Don Lifted – Orion Free Concert Series
Concert begins at 7:00PM sharp.
2022 Orion Free Concert Series at Overton Park Shell. Picnic baskets, beverages, blankets, and lawn chairs are always welcome. We also offer food and beverage for sale in our ShellEats community area. Dogs on a leash are welcome in designated areas. Overton Park Shell is a nonsmoking facility.
About the artist:
Lawrence Matthews could be anything; Don Lifted is how he illuminates each possibility. It’s a multifaceted project marked by a sense of transmutability. Matthews has spent the better part of the past ten years alchemizing a sound that’s agnostic to genre commandments but not averse to their offerings; the carefully measured cadence, the icy ripples of reverb, a faint twang you can chalk up to the guitar or his Tennessee drawl or oftentimes both. Above any of these isolated components, what truly defines Don Lifted’s work is the expanse that surrounds it, making his evergreen mantras on self and space feel as though they’re suspended in mid-air.
Born and raised in Memphis, Matthews carries his hometown with a certain reverence. Only upon returning there after a short stint at The University of Maryland did he fully step into Don Lifted as a sonic outlet for his poetry. There was no defined blueprint for the kind of multidisciplinary artist he felt compelled to embody at the time, especially in a city with such a storied rap legacy and, consequently, many preconceived notions of what it should sound like. Rather than bringing his work to a more accommodating locale, he instead worked to make Memphis more accommodating through his own visual art and community-building initiatives. In 2019, he, alongside other young Black creatives in a group then known as The Collective, opened TONE HQ, a brick-and-mortar space designed to facilitate free expression in the historic Orange Mound neighborhood at which he served as Gallery Director.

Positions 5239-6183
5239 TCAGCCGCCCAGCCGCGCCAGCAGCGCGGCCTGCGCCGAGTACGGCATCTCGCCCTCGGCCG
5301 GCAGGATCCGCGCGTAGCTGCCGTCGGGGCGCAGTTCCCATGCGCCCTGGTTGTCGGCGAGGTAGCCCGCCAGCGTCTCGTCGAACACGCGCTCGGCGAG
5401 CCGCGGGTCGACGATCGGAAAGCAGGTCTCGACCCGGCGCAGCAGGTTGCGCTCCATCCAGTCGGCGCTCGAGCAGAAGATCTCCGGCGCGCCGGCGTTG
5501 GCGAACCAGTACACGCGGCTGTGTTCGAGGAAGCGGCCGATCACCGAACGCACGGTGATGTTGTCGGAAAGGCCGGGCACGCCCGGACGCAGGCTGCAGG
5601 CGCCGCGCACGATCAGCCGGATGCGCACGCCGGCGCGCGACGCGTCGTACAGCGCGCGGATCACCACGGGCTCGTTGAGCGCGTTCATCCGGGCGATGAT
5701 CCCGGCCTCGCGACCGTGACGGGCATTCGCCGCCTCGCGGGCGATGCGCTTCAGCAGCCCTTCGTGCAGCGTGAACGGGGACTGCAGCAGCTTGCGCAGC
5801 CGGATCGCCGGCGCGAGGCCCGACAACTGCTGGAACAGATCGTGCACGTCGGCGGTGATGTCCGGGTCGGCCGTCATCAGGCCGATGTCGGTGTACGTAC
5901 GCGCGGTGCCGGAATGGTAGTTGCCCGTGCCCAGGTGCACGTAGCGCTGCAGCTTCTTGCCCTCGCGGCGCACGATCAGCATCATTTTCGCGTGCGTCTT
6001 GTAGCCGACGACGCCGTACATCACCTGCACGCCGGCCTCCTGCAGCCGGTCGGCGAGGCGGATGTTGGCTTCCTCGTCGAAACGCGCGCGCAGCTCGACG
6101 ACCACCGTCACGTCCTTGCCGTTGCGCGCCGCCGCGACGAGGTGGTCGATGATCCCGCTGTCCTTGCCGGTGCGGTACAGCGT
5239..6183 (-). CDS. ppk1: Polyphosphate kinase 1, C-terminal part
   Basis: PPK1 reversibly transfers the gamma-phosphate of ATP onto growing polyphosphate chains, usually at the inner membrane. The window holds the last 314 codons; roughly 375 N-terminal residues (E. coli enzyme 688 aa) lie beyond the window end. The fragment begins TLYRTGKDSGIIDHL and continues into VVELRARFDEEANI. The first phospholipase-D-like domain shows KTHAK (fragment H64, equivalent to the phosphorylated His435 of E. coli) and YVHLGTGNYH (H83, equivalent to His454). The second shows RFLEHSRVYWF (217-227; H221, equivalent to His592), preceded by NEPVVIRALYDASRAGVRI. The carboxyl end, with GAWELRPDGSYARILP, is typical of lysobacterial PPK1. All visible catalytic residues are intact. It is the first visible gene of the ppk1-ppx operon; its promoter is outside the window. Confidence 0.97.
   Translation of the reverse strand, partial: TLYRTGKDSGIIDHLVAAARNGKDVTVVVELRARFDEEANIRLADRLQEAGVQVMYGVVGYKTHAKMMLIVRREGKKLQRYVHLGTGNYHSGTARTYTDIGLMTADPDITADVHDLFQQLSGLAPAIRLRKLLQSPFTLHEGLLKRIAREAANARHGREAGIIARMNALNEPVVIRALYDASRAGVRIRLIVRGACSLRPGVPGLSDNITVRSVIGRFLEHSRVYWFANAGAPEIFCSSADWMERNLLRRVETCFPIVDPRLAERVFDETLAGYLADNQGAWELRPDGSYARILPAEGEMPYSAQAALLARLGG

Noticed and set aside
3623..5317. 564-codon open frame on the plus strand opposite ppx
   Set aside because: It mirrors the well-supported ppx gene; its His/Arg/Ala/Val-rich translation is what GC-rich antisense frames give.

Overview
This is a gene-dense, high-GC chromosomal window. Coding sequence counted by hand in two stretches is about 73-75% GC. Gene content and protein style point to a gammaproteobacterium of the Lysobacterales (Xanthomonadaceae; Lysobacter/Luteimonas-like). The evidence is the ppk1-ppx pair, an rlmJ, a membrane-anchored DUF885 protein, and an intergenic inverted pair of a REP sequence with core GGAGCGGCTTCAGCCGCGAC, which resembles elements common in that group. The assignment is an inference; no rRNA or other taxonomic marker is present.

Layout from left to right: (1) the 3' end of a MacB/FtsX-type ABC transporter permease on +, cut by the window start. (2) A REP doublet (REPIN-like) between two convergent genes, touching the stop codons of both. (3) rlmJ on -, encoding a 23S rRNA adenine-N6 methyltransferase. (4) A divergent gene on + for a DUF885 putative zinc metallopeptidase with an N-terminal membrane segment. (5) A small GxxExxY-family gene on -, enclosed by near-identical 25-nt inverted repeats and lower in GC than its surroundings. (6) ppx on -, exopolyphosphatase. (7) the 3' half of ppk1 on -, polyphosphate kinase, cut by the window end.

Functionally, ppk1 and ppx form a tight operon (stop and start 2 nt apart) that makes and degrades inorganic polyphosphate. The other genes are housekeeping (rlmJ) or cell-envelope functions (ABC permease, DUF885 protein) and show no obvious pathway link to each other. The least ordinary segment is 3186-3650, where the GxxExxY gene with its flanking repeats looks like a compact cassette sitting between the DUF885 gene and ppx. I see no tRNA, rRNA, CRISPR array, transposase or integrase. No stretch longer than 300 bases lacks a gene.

It was near the gallery’s initial purchase when he released Contour, the follow-up to his 2016 debut LP Alero. A year later, and on the brink of abandoning the Don Lifted moniker entirely after investing nearly a decade into his craft, Matthews was introduced to producer Matt Ross-Spang, a fateful meeting that led to his eventual signing to Fat Possum Records. While drafting a first project with actual label support could have theoretically felt like a victory lap, Matthews had nowhere to run: the COVID pandemic shut the world down mere days after his signing, forcing him to examine himself with greater scrutiny than ever before. “I had to sort through everything I had neglected, that had piled up over the years of grinding,” he recalls. “To deal with the choices I made, the choices I didn’t make, the love that I had, the love that I lost, the trauma that I acquired. Everything.”
What manifested was 325i, a book-end to the vehicular trilogy that Alero and Contour started and Matthews’ first release under Fat Possum. Named after the dud of a BMW he drove in the years leading up to its recording, it’s a title that manages to encapsulate the project’s reckoning with movement versus stagnancy, questioning of direction, and ultimate embrace of detours. These incantations — written and recorded amid the muck and mire of 2020 — are hauntingly atmospheric and etched with epiphanies, transmitted through muted R&B beats and stinging guitar. As with each Don Lifted project that has preceded it, Matthews further shapes the dimensions of his sonic world through self and collaborative directed videos and photography — this is all to say, as with most of his work, 325i is as much an album as it is a striking self-portrait.
A sharp voice with a soft soul, Lawrence Matthews’ mission extends well beyond the boundaries of his work. It’s about consecrating community, meliorating self, and recognizing that neither can exist without the other. “I need love, I want love, but sometimes it feels like I’m not capable of giving it. And here are all the reasons why — I need you to work with me” he says. “The reality is, you wanna be loved just like everybody else. You’re just scared of what that means.”